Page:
TMDTtemporomandibular Disorders (i.e., myofascial pain or joint)
DC/TMDDiagnostic Criteria for Temporomandibular Disorders
NVOPNeurovascular Orofacial Pain (orofacial migraine)
TTHTension Type Headache
PTNPost Traumatic Neuropathy
TNTrigeminal Neuralgia
PHNPost Herpetic Neuralgia
PIFPPersistent Idiopathic Facial Pain
BMSBurning Mouth Syndrome


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Figure 1. Cohort distribution according to diagnosis. Diagnoses are grouped according to etiology and characteristics, see Sharav and Benoliel [28]: MMP—Masticatory Myofascial Pain, TMD—Temporomandibular disorder, TMJ—Solely Temporomandibular joint origin, Mig—Migraine, NVOP—Neurovascular orofacial pain (orofacial migraine), TTH—Tension Type Headache (primary headache), PTN—Post Traumatic Neuropathy, TN—Trigeminal neuralgia, PHN—Post Herpetic Neuralgia, PIFP—Persistent idiopathic facial pain, BMS—Burning Mouth Syndrome.
Figure 1. Cohort distribution according to diagnosis. Diagnoses are grouped according to etiology and characteristics, see Sharav and Benoliel [28]: MMP—Masticatory Myofascial Pain, TMD—Temporomandibular disorder, TMJ—Solely Temporomandibular joint origin, Mig—Migraine, NVOP—Neurovascular orofacial pain (orofacial migraine), TTH—Tension Type Headache (primary headache), PTN—Post Traumatic Neuropathy, TN—Trigeminal neuralgia, PHN—Post Herpetic Neuralgia, PIFP—Persistent idiopathic facial pain, BMS—Burning Mouth Syndrome.
Molecules 27 04662 g001
Figure 2. Cohort distribution according to gender.
Figure 2. Cohort distribution according to gender.
Molecules 27 04662 g002
Table 1. Mean salivary eCBs levels in the total cohort (126 patients) and in men and women (fmol/mg protein).
Table 1. Mean salivary eCBs levels in the total cohort (126 patients) and in men and women (fmol/mg protein).
(Mean ± SD)
(Mean ± SD)
(Mean ± SD)
p Value
AEA0.17 ± 0.30.15 ± 0.170.21 ± 0.690.28
2-AG41.3 ± 40.644.15 ± 45.3237.71 ± 29.250.40
OEA49.1 ± 59.837.93 ± 50.3573.16 ± 70.33<0.001
PEA11.5 ± 11.88.34 ± 7.9617.73 ± 15.30<0.001
AA7659.1 ± 1876.112112.25 ± 11543262.18 ± 2452<0.001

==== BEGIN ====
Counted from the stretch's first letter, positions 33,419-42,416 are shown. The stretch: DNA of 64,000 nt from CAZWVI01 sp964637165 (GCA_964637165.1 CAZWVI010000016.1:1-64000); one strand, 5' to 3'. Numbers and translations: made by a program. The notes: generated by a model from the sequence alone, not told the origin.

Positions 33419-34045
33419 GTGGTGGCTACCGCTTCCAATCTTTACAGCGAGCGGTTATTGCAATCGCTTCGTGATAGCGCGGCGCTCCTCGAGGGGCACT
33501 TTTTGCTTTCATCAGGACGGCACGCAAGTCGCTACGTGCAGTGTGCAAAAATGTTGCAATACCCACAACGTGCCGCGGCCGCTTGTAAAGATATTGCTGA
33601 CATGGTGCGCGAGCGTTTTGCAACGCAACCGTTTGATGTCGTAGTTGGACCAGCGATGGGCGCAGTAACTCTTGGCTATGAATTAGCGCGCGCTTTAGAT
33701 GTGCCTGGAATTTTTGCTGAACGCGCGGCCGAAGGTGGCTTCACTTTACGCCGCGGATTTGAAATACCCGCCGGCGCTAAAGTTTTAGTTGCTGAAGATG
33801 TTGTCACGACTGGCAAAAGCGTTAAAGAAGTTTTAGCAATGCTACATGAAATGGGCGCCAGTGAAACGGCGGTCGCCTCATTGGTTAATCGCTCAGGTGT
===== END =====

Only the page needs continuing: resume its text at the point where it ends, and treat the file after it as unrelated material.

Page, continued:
2-AG -2-arachidonoylglycerol, PEA—N-palmitoylethanolamine, AEA—N-arachidonoylethanolamine, AA—arachidonic acid, OEA—N-oleoylethanolamine. -t-test.
Table 2. Salivary eCBS levels in controls compared to total pain group and specific pain groups (fmol/mg protein).
Table 2. Salivary eCBS levels in controls compared to total pain group and specific pain groups (fmol/mg protein).
* GroupAA
(Mean ± SD)
(Mean ± SD)
(Mean ± SD)
(Mean ± SD)
(Mean ± SD)
Control2327.1 ± 253912.9 ± 11.7567.7 ± 77.0954.71 ± 36.470.2 ± 0.18
Pain1710.2 ± 155210.7 ± 11.9341.2 ± 47.0435.88 ± 41.290.17 ± 0.2
p-value 0.090.340.020.010.94
Musculoskeletal2177.3 ± 18689.9 ± 9.3040.4 ± 37.0639.6 ± 40.910.1 ± 0.14
Neurovascular1354.3 ± 13548.8 ± 10.2135.6 ± 40.3133.2 ± 41.450.0 ± 0.09
Neuropathic1749.80 ± 14313.2 ± 14.7147.3 ± 58.6335.9 ± 42.560.2 ± 0.45
* Neuropathic group: BMS, TN, PHN, PIFP. Neurovascular group: primary headaches—MIG, NVOP, TTH. Musculoskeletal group: MMP, solely TMJ, TMD (combined MMP and TMJ). The data was subjected to t-test for Control vs. Pain and One way AVOVA for Control vs. specific pain groups.
Table 3. Salivary eCBs in specific pain groups compared to controls (fmol/mg protein).
Table 3. Salivary eCBs in specific pain groups compared to controls (fmol/mg protein).
(mean ± SD)
(mean ± SD)
NeurovascularAEA0.09 ± 0.090.17 ± 0.180.02
OEA35.65 ± 40.3167.7 ± 77.090.04
AA1354.3 ± 1386.942327.15 ± 2539.270.06
Neuropathic2-AG35.97 ± 42.5654.71 ± 36.470.05
- The data was subjected to non-parametric Mann-Whitney U test.
Table 4. eCBs in relation to pain severity levels in neuropathic and neurovascular pain groups (fmol/mg protein).
Table 4. eCBs in relation to pain severity levels in neuropathic and neurovascular pain groups (fmol/mg protein).
GroupeCBsPain Level *nfmol/mg Protein
(Mean ± SD)
NeurovascularOEAMild385.42 ± 97.270.097
Moderate730.83 ± 24.87
Severe1931.65 ± 30.98
PEAMild222.44 ± 27.850.062
Moderate77.97 ± 6.86
Severe147.64 ± 5.86
NeuropathicPEAMild317.26 ± 9.960.067
Moderate75.57 ± 4.44
Severe149.02 ± 7.14
AAMild24027.43 ± 5960.028
Moderate71214.79 ± 1336
Severe141514.9 ± 1202
* Pain level, according to VPS (Verbal Pain Score). Mild = VPS:1–3, Moderate = VPS:4–6, Severe = VPS:7–10./Nonparametric Kruskal–Wallis test.
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Haviv, Y.; Georgiev, O.; Gaver-Bracha, T.; Hamad, S.; Nemirovski, A.; Hadar, R.; Sharav, Y.; Aframian, D.J.; Brotman, Y.; Tam, J. Reduced Endocannabinoid Tone in Saliva of Chronic Orofacial Pain Patients. Molecules 2022, 27, 4662.

AMA Style

Haviv Y, Georgiev O, Gaver-Bracha T, Hamad S, Nemirovski A, Hadar R, Sharav Y, Aframian DJ, Brotman Y, Tam J. Reduced Endocannabinoid Tone in Saliva of Chronic Orofacial Pain Patients. Molecules. 2022; 27(14):4662.

Chicago/Turabian Style

Haviv, Yaron, Olga Georgiev, Tal Gaver-Bracha, Sharleen Hamad, Alina Nemirovski, Rivka Hadar, Yair Sharav, Doron J. Aframian, Yariv Brotman, and Joseph Tam. 2022. "Reduced Endocannabinoid Tone in Saliva of Chronic Orofacial Pain Patients" Molecules 27, no. 14: 4662.